US attorney general Eric Holder is understood to have launched the investigation on the back of demands made by a group of eight politicians to look into BP’s involvement in the spill.
Senator Barbara Boxer, who is understood to be leading the group, wrote to Holder asking the DoJ, which would not confirm the investigation, to determine whether or not BP made misleading statements to the government when it initially made an application to start the Deepwater Horizon drilling.
The Senate is also looking into the government’s role in preventing the spill after grilling interior secretary Ken Salazar yesterday.
BP’s senior executives last week faced questions by the US Senate Committee on Homeland Security and Governmental Affairs over the incident, which has up until recently seen 5,000 barrels of oil spill into the Gulf every day since the 20 April explosion of the Deepwater Horizon rig.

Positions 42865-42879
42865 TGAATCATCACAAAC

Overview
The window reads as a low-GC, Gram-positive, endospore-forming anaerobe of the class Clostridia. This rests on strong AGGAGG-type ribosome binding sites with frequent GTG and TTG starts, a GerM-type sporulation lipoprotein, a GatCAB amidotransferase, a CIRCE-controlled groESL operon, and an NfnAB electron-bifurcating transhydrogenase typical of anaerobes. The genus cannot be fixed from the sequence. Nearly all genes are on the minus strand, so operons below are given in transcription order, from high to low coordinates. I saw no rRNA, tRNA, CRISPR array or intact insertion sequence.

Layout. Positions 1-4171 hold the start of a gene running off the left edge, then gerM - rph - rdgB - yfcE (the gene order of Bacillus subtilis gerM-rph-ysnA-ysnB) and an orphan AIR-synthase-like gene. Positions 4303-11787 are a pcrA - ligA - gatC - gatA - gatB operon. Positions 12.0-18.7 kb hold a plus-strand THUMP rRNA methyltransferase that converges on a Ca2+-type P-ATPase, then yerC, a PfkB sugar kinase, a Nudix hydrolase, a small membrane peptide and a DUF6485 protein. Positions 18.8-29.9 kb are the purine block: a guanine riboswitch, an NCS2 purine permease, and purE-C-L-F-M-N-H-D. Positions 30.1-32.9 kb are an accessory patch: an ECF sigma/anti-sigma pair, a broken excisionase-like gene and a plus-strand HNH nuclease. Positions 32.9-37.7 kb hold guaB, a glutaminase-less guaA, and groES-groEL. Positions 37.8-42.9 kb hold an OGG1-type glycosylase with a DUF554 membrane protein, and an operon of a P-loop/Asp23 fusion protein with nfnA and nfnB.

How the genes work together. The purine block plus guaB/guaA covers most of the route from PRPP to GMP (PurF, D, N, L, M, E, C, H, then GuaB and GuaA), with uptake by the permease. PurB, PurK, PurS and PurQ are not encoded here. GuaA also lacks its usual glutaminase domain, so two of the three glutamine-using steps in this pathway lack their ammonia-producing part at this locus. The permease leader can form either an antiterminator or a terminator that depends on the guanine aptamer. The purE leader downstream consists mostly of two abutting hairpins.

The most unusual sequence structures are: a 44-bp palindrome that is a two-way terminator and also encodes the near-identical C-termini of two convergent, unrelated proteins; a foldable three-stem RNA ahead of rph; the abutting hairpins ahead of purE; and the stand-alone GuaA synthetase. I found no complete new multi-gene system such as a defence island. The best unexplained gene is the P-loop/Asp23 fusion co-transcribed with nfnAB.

A spokesperson from the oil group said: “We will fully co-operate with any investigation.”
News of the investigation hit BP at a time when the group was starting to make progress in plugging up the leak, after it reported that up to 2,000 barrels of oil a day have already been redirected to a ship sitting on the sea’s surface since Sunday.
Costs of the disaster, are inching closer to the $1bn mark with recent costs figures reaching $625 yesterday.
The group has already paid out a $70m grant to Florida, Mississippi, Louisiana and Alabama states in a bid to help mitigate the economic impact of the spill.
But comments from BP’s chief executive Tony Hayward could spark more flames after he said yesterday that the environmental impact from the oil spill will only be very modest.